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Chinese Sign Language

Chinese Sign Language
中国手语, Zhōngguó Shǒuyǔ
Native to China, Malaysia, Taiwan
Native speakers
likely a few million
20 million deaf in China
Southern (Shanghai) CSL
Northern (Beijing) CSL
Language codes
ISO 639-3 Either:
csl – Chinese Sign
hks – Hong Kong Sign
Glottolog chin1283  (Chinese SL)[1]
hong1241  (Hong Kong SL)[2]

Modern Chinese Sign Language (or CSL or ZGS; simplified Chinese: 中国手语; traditional Chinese: 中國手語; pinyin: Zhōngguó Shǒuyǔ) is the deaf sign language of the People's Republic of China. It is unrelated to Taiwanese Sign Language.

The first deaf school using Chinese Sign Language was created by the wife of an American missionary C.R. Mills, Nellie Thompson Mills in the year 1887. Schools, workshops and farms in different areas for the Deaf are the main ways that CSL has been able to spread in China so well. Other Deaf who are not connected to these gathering places tend to use sets of gestures developed in their own homes, known as home sign.

The Chinese National Association of the Deaf (ROC) was created by the Deaf People mostly from the disabled. The members of the ROC worked together to better the welfare of the Deaf, to encourage education of Deaf and Chinese Sign Language, and to promote the Deaf Community in China.


  • History 1
  • Perception 2
  • Classification 3
  • Structure 4
  • References 5


An American missionary named C. R. Mills supported his wife, Neddie Thompson, in the establishment of the first school for the deaf in China in Shandong in 1887. Neddie Thompson was an American who had recently graduated from Wellesley College. She was a teacher of the deaf at the Rochester School for the Deaf when Rev. Mills met Neddie. She was the teacher of his son, who was deaf. Neddie had taught herself deaf language in order to teacher her 1/2 brother who was deaf. Rev. Mills proposed marriage to Neddie but she refused. She wanted to be able to be his intellectual equal, not his inferior. She wanted to go to Wellesley College first and then consider whether to marry Rev. Mills. He agreed and Neddie attended Wellesley, after which she decided to go to China and marry Rev. Mills. Neddie was a recognized professional in the teaching of the deaf. When she arrived in China Neddie was shocked to discover that China hid the deaf and there were no schools for the deaf. Not only did Neddie begin the first school for the deaf in China, she also created a sign language system for China. It is said that it was an oral school so American Sign Language did not have a strong influence on the sign language that developed among its students, but the sign language that was developed at the school was the creation of Neddie Thompson Mills. Rev Mills died some 5 years after he & Neddie were married; Neddie devoted her life to the School and the expansion of the education for the deaf in China for the remaining 40+ years of her life. A second school opened in Shanghai in 1892; there instruction was in CSL, as the teachers were Deaf. Shanghainese immigrants to Hong Kong in the early 20th century took the language there; Shanghainese teachers established schools for the deaf in Singapore and Kaohsiung, Taiwan. Chinese Sign was recognized by the central government in the 1950s.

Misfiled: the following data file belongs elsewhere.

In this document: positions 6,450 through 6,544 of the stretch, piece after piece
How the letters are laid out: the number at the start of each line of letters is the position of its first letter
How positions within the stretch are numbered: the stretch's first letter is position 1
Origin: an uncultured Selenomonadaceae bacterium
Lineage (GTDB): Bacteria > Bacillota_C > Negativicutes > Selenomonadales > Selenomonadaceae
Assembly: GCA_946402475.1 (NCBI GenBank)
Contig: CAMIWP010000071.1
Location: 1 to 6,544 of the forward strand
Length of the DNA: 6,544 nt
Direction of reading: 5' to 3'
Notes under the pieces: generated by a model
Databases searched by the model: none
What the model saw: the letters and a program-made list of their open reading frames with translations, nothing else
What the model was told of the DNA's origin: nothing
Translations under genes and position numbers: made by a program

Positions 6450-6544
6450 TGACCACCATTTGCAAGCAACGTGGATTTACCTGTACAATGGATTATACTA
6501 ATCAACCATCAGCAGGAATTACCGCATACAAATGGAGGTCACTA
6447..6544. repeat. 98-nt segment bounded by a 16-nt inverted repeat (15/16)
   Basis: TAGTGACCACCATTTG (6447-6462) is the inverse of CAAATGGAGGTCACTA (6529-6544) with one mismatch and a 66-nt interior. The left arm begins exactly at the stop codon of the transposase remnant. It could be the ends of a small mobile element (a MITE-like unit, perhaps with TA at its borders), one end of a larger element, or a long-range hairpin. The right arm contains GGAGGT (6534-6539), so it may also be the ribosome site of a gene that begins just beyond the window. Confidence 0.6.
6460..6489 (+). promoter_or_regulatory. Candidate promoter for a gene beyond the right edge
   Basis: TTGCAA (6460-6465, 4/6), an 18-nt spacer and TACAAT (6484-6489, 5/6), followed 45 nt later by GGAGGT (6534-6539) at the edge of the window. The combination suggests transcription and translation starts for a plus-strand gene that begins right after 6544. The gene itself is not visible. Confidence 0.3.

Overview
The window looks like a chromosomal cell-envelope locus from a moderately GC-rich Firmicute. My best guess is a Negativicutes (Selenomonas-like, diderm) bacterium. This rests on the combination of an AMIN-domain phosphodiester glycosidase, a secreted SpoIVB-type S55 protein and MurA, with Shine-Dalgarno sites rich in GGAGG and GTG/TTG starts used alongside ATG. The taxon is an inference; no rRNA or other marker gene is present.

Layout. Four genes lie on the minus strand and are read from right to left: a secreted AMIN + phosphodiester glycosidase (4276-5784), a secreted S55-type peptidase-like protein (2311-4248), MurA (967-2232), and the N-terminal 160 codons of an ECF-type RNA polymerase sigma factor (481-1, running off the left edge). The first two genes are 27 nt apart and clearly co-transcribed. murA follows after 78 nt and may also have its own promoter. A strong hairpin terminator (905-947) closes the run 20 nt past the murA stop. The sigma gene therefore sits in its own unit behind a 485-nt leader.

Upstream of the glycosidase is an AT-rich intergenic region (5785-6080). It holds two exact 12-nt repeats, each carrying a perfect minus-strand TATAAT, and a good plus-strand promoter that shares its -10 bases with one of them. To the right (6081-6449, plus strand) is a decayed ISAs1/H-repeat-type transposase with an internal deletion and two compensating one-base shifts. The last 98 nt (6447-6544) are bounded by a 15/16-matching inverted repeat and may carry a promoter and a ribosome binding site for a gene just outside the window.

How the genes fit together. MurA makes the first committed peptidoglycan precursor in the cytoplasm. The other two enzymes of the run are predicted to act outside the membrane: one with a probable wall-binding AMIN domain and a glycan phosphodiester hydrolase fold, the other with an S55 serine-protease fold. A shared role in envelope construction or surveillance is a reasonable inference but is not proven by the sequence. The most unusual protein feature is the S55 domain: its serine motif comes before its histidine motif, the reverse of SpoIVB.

There is a growing awareness about deaf education and care in China. China Disabled Persons’ Federation website reports that China has 21 million people with hearing loss. There is a bilingual-bicultural school for the deaf and a deaf university in Tianjin. For the majority of the last 50 years, CSL has been discouraged, even banned from most classrooms. Instead an oral-only policy has been pushed. The China Disabled People’s Federation runs nearly 1,500 pre-school “hearing rehabilitation centers” established since the 1980s. Less than 10% of the children who attend these schools are able to have an adequate enough grasp on the Chinese oral language to enter public school. The few who enrolled in public school were children with residual hearing or who were able to afford PEN-International at the Tianjin University of Technology, is the first technical college for deaf Chinese students. The college was established in 1991 and focuses on computer technology education, giving deaf Chinese students an opportunity to work outside of a factory. Now there are also schools for the deaf in Beijing, Nanjing, Shanghai, Chengdu, Kunming, Yantai, and Hong Kong.